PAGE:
Should You Sue For Loss Of Consortium?

philFrankelWhat The Hell Is That?

Considering this issue of Full Throttle is celebrating Valentine’s Day, I thought I would write about loss of consortium!  Did you think loss of consortium refers to a sexual relationship between husband and wife?

It does, but it’s more than that.  The “quality” of a marital relationship includes affection and emotional support, but it also includes the economic loss of services and loss of support.

Loss of services includes the value of chores and other work the spouse did around the house.  For instance, if your spouse can no longer clean the house or repair a toilet, you may have to pay a housekeeper or a plumber.

Loss of support includes the amount of money the injured spouse is no longer able to contribute to the spouse or family because of the injury. This is in addition to the injured person’s lost wages and is for the spouse.

But should your lawsuit include a claim for loss of consortium?  This should be answered after considering many facts about the case and family, your desires, and the opinion of your attorney.

We believe loss of consortium should only be claimed in a very few cases with serious permanent injuries where the plaintiff requires assistance.  Following are reasons not to allege loss of consortium for a spouse:

  • Money for a loss of consortium claim is awarded by a jury after trial. It is generally not included in a settlement and thus can negatively impact the amount of money you receive if you have to share it with your spouse (see below).
  • Successful loss of consortium claims are usually worth little to nothing (in rare cases, it can be substantial).
  • Juries often dislike them and may penalize the plaintiff for alleging the claim. Juries often think of marriage as “in sickness and in health, till death do us part!”
  • Alleging a claim can minimize the impact of your injuries on a jury which could result in a smaller award than you may have obtained without alleging the claim.
  • A less than perfect marriage can minimize the award so the defense will try to bring that out.
  • Your spouse can be called to testify in detail at a deposition about the most intimate aspects of your marriage and all other aspects of the loss of consortium claim.
  • Your spouse will testify a second time in front of six jurors at a public trial. In addition to embarrassment, it provides the opportunity for the defense to bring out inconsistencies in the prior deposition testimony.  If your spouse does not make a loss of consortium claim, your spouse can still testify at trial on your behalf without testifying at a deposition about the same issues.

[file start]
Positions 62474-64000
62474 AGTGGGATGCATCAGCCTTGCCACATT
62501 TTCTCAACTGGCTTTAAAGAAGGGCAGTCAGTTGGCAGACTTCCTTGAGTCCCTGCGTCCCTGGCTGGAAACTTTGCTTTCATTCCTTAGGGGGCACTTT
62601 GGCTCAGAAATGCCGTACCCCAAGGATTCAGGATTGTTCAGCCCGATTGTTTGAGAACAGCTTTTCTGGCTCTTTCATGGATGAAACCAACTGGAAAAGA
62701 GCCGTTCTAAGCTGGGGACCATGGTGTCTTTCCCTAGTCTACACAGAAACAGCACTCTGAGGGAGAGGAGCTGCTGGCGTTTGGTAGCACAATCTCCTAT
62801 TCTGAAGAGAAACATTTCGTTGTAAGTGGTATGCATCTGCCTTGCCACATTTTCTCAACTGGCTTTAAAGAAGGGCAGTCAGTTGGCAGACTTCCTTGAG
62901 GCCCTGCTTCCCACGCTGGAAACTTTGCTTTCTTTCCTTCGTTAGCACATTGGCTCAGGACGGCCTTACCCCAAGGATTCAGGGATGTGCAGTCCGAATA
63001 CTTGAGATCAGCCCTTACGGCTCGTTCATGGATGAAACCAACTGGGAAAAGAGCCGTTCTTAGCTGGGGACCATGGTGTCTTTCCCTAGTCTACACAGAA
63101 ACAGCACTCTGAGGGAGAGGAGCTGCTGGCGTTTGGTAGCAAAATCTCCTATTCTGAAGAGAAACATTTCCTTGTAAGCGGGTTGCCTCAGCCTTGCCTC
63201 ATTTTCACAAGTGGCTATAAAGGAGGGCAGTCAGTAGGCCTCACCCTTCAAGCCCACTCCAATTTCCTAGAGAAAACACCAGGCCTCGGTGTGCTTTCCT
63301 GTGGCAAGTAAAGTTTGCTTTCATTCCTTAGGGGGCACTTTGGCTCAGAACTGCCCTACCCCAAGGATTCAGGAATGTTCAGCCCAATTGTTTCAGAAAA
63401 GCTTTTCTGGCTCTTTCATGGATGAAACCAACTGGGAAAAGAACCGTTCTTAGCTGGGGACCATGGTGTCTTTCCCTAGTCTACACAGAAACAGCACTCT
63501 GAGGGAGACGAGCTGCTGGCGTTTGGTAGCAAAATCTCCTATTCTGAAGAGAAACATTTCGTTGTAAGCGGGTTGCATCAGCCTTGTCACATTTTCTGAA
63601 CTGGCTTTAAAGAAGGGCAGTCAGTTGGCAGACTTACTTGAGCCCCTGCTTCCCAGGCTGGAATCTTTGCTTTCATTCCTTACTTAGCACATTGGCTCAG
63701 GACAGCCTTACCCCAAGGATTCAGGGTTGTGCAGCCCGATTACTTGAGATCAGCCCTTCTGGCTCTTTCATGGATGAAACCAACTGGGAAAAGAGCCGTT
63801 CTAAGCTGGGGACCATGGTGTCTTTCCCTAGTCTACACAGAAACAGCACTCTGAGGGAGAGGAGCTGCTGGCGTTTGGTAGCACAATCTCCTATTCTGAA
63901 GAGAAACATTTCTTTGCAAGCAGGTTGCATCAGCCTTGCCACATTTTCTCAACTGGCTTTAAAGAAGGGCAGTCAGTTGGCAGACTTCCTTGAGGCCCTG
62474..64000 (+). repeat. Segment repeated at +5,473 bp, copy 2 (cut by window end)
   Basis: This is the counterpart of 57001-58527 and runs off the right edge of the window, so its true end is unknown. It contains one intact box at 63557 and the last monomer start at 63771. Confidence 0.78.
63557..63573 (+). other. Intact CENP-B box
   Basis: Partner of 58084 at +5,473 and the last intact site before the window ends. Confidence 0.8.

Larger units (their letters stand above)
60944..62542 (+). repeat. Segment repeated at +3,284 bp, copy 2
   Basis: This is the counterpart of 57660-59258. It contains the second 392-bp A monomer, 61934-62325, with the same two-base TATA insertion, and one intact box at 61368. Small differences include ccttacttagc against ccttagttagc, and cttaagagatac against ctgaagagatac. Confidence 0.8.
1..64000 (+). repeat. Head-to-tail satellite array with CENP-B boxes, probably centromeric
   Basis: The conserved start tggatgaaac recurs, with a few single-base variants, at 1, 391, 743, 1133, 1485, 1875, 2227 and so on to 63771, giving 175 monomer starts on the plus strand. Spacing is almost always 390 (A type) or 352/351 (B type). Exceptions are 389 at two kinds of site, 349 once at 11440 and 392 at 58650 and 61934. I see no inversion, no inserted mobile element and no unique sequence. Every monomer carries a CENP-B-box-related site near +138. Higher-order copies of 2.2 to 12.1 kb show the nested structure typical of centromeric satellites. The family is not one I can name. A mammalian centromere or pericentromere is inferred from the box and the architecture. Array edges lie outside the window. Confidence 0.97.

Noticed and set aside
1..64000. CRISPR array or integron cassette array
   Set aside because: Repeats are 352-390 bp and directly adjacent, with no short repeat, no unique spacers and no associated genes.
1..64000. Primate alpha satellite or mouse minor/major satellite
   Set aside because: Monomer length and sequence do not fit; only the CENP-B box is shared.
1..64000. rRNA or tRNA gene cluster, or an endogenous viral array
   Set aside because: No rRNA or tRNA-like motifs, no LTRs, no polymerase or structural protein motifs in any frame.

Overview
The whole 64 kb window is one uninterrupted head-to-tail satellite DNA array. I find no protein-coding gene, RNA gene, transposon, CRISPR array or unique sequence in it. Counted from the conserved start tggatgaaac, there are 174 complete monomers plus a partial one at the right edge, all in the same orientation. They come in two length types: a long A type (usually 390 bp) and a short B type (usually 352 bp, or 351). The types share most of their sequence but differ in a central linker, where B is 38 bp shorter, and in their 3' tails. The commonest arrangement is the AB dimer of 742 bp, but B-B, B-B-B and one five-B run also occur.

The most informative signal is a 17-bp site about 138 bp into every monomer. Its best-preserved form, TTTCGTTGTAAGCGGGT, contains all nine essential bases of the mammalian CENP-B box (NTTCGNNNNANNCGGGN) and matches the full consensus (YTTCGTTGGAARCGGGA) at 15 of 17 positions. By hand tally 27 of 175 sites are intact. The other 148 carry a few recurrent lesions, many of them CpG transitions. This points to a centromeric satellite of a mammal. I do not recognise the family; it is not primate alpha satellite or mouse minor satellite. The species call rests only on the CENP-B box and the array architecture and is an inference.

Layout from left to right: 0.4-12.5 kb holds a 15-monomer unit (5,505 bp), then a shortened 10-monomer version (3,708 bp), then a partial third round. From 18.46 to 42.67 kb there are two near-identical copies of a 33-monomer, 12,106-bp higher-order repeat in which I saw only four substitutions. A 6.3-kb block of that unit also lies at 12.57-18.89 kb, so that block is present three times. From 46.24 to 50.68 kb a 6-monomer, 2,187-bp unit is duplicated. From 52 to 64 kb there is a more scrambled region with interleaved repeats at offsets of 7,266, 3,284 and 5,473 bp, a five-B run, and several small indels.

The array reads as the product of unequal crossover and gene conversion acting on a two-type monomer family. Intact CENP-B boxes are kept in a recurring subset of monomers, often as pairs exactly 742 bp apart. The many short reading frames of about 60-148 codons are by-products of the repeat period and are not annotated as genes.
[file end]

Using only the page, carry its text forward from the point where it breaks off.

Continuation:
• Your spouse will have a separate claim and can retain a different lawyer. This more usually occurs if divorce is contemplated by the spouse during the lawsuit.
  • Your spouse will have to agree to sign release before the insurance company will issue a settlement check. Both spouses must agree if there should be a division (sharing) of settlement funds, and how much goes to each spouse.

There are at least four cases in New York State during the last ten years where a spouse was awarded near or more than $1,000,000.  Consider carefully before your lawyer includes your spouse in your lawsuit!

If you have a question you would like to submit, please send your question to

Philip L. Frankel Esq. and Rob Plevy, Esq. are attorneys with FRANCKEL & PLEVY, LLP representing people hurt in motorcycle and other accidents.  Disclaimer: This article should be considered advertising for accident clients; is for informational purposes and should not be relied upon because it could contain errors; the correct information may be different for your set of facts even though they seem similar; and is not legal advice which should only be obtained by contacting Phil Franckel, Esq. or Rob Plevy, Esq. for a free consultation to discuss your specific circumstances at 1-800-HURT-911.

Our web sites are, and  If you have been hurt in a motorcycle accident, speak directly to Phil Franckel 24/7 at 1-800-HURT-911 — 1-800-487-8911.

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